Axel Pons competes in his third season in the world championship with the Pons Racing Team and has steadily improved over the years. But... Exclusive Axel Pons interview: “I have to be a bit more calm in the races”

Axel Pons competes in his third season in the world championship with the Pons Racing Team and has steadily improved over the years. But some heavy crashes have marred what could have been much better results this year, like at his home race in Catalunya where he crashed out while running inside the top ten. And also this weekend at the British GP his race ended early as he crashed out in the tricky conditions. But the young rider from Barcelona is staying optimistic and trying to be a bit more calm in the races to bring home the results he deserves.

The crew of Vroom Magazine had the chance to talk to Axel after the first day of practice at the British GP in Silverstone. Here’s what he had to say.

How would you personally evaluate how your season went so far?
Well, I was expecting a bit more from the beginning of the season, but it was quite difficult. Little by little I think that each race we have been improving, I have been feeling more comfortable and that’s basically it. Each race we have been faster and we have been in better positions, I hope in this race also we can improve a little bit more and that’s the goal. The goal is to try to win a race, to try to be on the podium, to try to do it as good as possible. And I think if we follow the same path as we are on right now, then we will achieve it. We’ll see.

Compared to last year your speed really has improved, but then crashes and sometimes mechanical problems seem to throw you back again.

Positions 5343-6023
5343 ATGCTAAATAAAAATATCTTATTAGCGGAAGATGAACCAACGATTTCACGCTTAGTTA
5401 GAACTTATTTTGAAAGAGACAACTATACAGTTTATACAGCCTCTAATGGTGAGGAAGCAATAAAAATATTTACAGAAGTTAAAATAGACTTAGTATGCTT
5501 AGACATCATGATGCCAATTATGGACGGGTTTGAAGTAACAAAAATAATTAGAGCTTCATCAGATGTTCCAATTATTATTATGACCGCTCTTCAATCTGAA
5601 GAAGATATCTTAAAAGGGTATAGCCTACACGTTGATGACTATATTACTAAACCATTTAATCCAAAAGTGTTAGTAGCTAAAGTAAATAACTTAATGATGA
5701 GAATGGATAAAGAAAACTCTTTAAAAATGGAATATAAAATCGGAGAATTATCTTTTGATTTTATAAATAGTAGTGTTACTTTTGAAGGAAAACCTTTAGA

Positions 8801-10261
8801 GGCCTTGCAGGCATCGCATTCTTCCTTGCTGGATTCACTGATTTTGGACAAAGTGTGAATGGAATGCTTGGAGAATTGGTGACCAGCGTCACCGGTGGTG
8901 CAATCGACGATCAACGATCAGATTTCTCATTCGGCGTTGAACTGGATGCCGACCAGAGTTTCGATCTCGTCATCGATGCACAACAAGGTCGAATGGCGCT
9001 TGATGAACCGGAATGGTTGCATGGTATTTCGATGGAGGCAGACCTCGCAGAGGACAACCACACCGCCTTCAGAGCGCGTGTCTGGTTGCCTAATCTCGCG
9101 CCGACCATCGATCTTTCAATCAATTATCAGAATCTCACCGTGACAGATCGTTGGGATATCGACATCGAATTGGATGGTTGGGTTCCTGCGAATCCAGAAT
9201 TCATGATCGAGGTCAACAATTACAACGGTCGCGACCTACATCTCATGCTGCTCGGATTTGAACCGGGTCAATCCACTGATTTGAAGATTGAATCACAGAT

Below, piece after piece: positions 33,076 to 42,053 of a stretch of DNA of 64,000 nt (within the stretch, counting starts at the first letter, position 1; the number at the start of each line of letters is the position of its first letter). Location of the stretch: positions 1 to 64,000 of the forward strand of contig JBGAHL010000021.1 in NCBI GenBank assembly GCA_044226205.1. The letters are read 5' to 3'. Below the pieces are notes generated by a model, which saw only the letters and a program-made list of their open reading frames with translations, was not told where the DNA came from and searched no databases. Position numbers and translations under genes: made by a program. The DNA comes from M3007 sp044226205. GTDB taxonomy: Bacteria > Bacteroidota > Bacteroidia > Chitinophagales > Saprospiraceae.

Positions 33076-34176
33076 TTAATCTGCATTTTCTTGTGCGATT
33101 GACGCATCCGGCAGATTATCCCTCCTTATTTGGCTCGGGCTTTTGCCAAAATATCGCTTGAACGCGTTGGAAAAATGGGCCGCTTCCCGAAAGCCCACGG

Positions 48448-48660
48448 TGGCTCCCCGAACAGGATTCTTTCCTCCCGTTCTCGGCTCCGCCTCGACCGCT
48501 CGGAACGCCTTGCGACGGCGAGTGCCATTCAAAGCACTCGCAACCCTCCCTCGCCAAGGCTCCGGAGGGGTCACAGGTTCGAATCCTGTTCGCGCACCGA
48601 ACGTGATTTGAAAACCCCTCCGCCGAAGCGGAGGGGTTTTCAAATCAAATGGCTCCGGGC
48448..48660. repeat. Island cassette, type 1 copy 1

Yes, I had many crashes this season also. I think that sometimes my heart pushes more than my head, so I need to try to solve this. In Montmelo I crashed, also because I wanted to finish as the first one of my group. I don’t know, I think I have to be a bit more calm in the races and use the head more. [laughs] And we’ll see. But yeah, this is my third season in the world championship and this also helps me a lot, because I already know the tracks much better and so on. It’s my second season with the same bike. So I’m happy and I think I’m doing a good job. For sure there are many aspects that we have to improve, but we’re trying.

What do you think is the biggest task you still need to improve on?
I think that in this class it’s been shown that everyone is very near in times and there is no big difference and all the things that we have to improve is just little things and maybe in one track we feel very comfortable and you know it a lot and you feel comfortable and the times just go, but there are other tracks or another day where you don’t feel so good and you don’t feel confident and you just don’t do good. And the main thing we have to do is for the races to be as confident as possible and be strong and motivated and we will get the results and will make the difference.

You’ve been riding in the team of your father for some time now. Is that difficult for you, does it get easier with time?